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ABMB and Art Miami

Post #1426 • December 3, 2009, 4:07 PM • 53 Comments

I, no art fair completist, went for a run this morning from the Roads to the apex of Rickenbacker Causeway on what turned out to be one of the hottest days on record for December in Miami. On the way up I saw a tree crowded with red-headed parrots. Turkey vultures meandered along the Biscayne Bay beachfront. Sure enough they had found the carcass of an unrecognizable animal, which they picked over lazily and without rancor towards one another. At the summit I admired the view of downtown, an impressive bank of condominium towers painted white and aqua with surprising conformity. For a moment I forgot about the deficit of basic human competency that stood between me and my rental car on Tuesday, and pondered that I could move back here if I had to. I put my palms together, bowed to bay, spat a runner's spit into the expanse over the water, and trotted down the direction I came. A work crew I passed on the way up, on break from revamping the little islands at the east end of the causeway, sitting in the shade of a pickup truck, were still hard at rest when I passed them a half-hour later.

I visited Art Basel Miami Beach and Art Miami yesterday. I detected the same creative torpor that Paddy Johnson picked up on, but where she longs for stunts, I just wanted to see better art. There's a corridor that runs along the south end of the convention hall, from Aquavella's corner space to Jacobson Howard's corner space, where some items of note can be seen. The Motherwells, as remarked upon in the last thread, were a bit on the flaccid side but entirely worthy. A gallery whose name I forgot to record (but I will recover) had some lovely John McLaughlins, which would be the first time I've seen work in Miami from the contemplative master of Dana Point. Jacobson Howard has a roomful of enormous Norman Bluhms from the Seventies which I found more compelling than his splashed work from a decade or two earlier. They also had an Art Kabinett installation devoted to the drawings of Tom Wesselman, whose drawn work makes his metal cutouts look senseless by comparison. Otherwise, ABMB required the usual search for needles in a haystack: one of the best Joan Mitchells I've ever seen (again, I'll get the names of galleries when I go back tomorrow), some pieces by Jacob Hashimoto, whom I like but not for terribly compelling reasons, and a few other things here and there among the long hallways of sculptural excrescences. This is sort of a problem, because when I pitched ABMB coverage to the New Criterion, I talked about how it was possible to find serious modernist work at the main fair, which had largely sceded its commitment to the outré to the satellite fairs. But the rooms of good Hoffmans and Morandis that I remember from a couple of years ago were not to be had. Either that becomes my story, or I cast my net wider.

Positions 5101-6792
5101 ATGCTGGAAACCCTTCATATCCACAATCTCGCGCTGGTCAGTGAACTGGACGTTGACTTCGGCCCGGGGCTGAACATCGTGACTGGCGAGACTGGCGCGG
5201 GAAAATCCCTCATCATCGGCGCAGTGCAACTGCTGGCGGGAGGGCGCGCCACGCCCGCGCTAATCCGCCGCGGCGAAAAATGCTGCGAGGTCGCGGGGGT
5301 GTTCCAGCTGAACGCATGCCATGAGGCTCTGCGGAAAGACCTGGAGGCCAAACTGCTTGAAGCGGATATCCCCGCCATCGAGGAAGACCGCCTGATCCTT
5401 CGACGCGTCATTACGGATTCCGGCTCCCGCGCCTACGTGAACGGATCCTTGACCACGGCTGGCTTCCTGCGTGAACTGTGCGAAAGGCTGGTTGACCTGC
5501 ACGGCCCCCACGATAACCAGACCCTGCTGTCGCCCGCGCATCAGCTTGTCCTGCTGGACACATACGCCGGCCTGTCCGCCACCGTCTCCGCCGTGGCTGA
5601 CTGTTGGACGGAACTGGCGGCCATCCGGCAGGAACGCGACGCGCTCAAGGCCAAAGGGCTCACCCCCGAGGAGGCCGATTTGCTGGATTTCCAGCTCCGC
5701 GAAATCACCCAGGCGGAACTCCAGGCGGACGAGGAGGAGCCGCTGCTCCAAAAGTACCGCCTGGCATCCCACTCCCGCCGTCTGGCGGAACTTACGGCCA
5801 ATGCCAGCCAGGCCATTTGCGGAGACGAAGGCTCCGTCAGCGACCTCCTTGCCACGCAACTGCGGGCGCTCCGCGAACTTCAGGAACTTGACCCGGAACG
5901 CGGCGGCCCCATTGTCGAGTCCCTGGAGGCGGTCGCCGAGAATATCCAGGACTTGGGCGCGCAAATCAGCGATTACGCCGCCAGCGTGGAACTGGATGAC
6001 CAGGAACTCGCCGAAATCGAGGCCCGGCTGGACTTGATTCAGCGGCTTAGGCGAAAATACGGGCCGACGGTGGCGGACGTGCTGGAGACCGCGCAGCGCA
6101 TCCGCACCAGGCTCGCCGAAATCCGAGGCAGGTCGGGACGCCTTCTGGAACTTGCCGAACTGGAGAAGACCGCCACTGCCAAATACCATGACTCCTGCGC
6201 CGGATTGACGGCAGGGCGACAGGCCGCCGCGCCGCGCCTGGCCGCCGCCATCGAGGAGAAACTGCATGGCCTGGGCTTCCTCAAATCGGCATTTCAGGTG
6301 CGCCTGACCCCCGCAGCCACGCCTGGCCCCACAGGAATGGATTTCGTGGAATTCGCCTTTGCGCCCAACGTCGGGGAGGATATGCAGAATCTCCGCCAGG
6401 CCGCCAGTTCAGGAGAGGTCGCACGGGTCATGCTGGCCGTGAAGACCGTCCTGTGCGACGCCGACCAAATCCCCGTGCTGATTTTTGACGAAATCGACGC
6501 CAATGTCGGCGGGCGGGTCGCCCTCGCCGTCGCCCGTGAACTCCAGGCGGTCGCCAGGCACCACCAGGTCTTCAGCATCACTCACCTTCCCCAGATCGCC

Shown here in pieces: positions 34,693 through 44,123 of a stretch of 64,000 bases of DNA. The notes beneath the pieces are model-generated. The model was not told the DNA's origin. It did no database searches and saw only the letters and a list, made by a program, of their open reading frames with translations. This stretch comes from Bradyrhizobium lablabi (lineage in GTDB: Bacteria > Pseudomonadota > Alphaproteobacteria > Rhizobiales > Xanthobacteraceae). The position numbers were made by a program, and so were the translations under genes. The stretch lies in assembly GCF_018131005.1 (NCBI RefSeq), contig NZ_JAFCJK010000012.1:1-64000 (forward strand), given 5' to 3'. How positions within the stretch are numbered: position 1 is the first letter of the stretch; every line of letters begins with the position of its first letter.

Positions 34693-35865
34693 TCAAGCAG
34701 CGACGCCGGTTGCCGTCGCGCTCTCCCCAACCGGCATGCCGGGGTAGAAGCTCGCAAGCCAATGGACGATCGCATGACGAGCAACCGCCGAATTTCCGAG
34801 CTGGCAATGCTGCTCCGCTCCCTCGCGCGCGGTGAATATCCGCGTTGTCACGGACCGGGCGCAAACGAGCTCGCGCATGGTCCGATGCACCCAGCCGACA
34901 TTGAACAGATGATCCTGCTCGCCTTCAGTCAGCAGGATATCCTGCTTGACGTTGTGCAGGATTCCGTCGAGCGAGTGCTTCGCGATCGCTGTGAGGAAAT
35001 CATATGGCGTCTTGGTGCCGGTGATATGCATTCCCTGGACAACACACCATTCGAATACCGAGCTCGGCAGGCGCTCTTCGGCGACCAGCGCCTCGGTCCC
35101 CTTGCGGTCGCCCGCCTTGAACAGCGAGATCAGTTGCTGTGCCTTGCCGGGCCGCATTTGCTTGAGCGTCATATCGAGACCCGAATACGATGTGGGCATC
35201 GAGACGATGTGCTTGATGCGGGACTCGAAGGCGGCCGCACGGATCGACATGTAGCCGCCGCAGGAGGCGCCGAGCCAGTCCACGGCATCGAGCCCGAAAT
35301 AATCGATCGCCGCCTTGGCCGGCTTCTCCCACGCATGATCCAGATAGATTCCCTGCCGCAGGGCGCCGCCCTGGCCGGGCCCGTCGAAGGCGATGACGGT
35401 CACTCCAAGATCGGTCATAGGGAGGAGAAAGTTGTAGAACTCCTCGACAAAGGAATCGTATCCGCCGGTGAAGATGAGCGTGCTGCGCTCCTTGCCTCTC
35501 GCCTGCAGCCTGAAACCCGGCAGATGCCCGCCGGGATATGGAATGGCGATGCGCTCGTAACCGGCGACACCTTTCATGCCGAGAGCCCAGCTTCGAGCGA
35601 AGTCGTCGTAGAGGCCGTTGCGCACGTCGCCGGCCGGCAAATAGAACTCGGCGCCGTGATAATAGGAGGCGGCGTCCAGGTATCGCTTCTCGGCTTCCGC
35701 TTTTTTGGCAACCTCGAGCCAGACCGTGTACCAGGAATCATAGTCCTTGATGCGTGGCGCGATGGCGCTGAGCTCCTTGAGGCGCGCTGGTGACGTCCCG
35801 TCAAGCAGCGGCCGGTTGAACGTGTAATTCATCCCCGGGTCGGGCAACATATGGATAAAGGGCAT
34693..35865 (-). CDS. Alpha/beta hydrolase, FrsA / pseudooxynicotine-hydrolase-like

My memories of Art Miami date back to ten and fifteen years ago and include the place getting overrun with lousy galleries of lousy Latin American art. It was at Art Miami where I first learned from my Colombian girlfriend at the time that nudes viewed from the back were a sure seller to the Latin American market. We must have counted a half-dozen. It's an entirely different fair now. Scott White Contemporary Art (who, full disclosure, handles my work) had an Elmer Bischoff gouache portrait that I might have stolen given the opportunity. Pace Gallery Prints had some Frankenthalers printed in various processes that stole the whole installation. The same gallery had a light, glittery Pat Steir that reminded me a bit of Lauren Olitski's work and was the first Stier I ever responded to one way or another.

Tonight thunderstorms hit, according to a hedged and variable forecast.

Comment

1.

opie

December 3, 2009, 7:35 PM

The problem with these shows, aside from, the almost complete absence of art of visual interest, is that it is impossible to survey them thoroughly. You wander, lost in the maze, constantly buffeted by glassy-eyed, overdressed people as confused as you are, very few of them looking at the art, some gabbing and blocking the aisle space, many on cell phones talking to unseen but important associates, lots of very tall spiffy women with shorter, older men, younger people anxiously jabbering in German, gallery aides looking anxiously for the one buyer that might come along.

We need George Grosz and Nathaniel West to report on these things, not these semiliterate clowns at the New Times and Herald. The New Times article was particularly obnoxious.

I always go with some friends and we go our separate ways and invariably each of us has seen the 3 good pix in the show that the other has missed. Landau gallery, from Canada, I think, actually had a half-dozen good things: Klees, Miros, etc. I saw no other such concentration, just endless aisles and stalls, acres and acres of things that would be tasteless if they had a little more gumption.

Art Miami had one good painting, a low-sturation early George McNeil painting nestling apprehensively on the back wall at Findlay. The rest of it was just a hall of mirrors, slick, cold, glitzy decoration for some Miami rich person's million dollar beach house.

I'm a naturally upbeat person and I was depressed all day. This profession of ours has gone to the dogs.